Fujifilm GA645 Professional

Fujifilm GA645 Professional

                         ..Like an noisy ugly slightly overfed Leica!

July 2015

Matthew Osborne Photography

Fujifilm GA645 Pro

Fuji GA645

The latest addition to my camera bag – a 20 year old Fuji GA645 Pro medium format film camera.  Released in 1995, the Fujifilm GA645 Professional is a 6×4.5 format autofocus medium format film camera. The GA645 is fitted with a fixed lens, a Super EBC Fujinon 60mm f4 with a minimum focus distance of 0.7m.  The camera has a leaf shutter lens that operates at upto 1/400 with apertures of f4-f9.5 and at 1/700 with apertures of f11-f22.  The camera takes photos in a portrait orientation when held in the standard horizontal position.  The GA645 has a pop-up flash, LCD display for camera settings, autofocus, auto film advance and auto rewind, auto exposure with centre weighted metering and imprinted data of camera settings onto the film.

Basically the Fuji GA645 is a heavyweight medium format P&S (Point and Shoot) camera!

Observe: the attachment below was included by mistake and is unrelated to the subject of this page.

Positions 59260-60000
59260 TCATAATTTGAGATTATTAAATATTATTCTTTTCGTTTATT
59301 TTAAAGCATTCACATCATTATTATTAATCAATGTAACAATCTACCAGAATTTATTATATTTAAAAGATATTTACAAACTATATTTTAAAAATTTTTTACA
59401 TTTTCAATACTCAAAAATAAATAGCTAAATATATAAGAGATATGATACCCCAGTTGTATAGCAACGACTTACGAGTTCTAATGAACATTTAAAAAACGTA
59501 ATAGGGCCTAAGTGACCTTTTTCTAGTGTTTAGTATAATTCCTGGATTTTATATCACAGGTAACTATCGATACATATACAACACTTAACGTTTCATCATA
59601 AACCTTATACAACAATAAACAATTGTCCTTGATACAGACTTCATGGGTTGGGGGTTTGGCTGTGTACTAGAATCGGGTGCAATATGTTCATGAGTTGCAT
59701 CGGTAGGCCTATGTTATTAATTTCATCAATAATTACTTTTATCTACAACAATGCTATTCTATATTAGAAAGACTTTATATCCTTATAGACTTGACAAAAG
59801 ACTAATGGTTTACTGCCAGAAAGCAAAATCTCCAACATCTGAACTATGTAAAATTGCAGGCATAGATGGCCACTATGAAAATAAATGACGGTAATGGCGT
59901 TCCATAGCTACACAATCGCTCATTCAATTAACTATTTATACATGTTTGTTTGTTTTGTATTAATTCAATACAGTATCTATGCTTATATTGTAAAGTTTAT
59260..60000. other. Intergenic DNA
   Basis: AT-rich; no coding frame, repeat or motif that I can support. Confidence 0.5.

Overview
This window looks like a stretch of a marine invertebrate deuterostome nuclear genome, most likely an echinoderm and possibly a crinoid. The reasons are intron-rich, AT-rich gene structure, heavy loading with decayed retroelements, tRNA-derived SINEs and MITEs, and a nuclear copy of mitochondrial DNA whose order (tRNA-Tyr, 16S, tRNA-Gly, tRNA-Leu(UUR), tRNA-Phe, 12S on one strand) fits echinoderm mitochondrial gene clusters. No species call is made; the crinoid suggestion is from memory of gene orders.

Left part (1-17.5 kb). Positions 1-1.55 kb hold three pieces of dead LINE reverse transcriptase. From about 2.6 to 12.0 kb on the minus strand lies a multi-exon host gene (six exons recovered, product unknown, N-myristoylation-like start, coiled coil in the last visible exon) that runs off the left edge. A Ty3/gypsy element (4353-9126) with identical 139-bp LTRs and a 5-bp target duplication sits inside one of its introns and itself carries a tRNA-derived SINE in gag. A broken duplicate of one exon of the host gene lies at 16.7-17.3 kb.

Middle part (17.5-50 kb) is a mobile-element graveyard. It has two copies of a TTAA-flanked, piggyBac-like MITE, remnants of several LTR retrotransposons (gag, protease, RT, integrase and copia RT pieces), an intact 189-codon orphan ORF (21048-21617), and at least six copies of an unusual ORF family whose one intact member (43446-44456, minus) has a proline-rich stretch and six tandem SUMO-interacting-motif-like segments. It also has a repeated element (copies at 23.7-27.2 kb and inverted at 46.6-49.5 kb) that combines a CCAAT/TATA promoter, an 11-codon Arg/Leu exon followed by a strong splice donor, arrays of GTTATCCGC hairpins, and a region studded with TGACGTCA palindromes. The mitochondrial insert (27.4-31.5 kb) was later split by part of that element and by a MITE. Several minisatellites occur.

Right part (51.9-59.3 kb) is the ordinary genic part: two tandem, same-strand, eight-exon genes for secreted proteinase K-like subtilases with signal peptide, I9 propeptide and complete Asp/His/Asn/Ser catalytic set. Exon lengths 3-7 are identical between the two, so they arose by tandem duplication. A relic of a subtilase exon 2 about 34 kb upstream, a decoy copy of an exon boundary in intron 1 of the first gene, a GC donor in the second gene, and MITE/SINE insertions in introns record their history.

For anyone that has followed me for a while might be thinking, the list above is everything I said I don’t like in a camera.  For example I sold the Contax 645 as I said it was too ‘DSLR like’ and too automated.  That was almost 2 years ago.

So why did I buy a GA645?

I am still in search of my holy grail camera.  As my photography matures my desires list changes.  In the past I would be attracted to the fastest lenses with the most shallow depth of field possible.  For example the Leica Noctilux 50mm f1 lens.  I did not consider camera size, the film format, the speed of the camera use, the reliability and to an extent the cost if it was of good quality.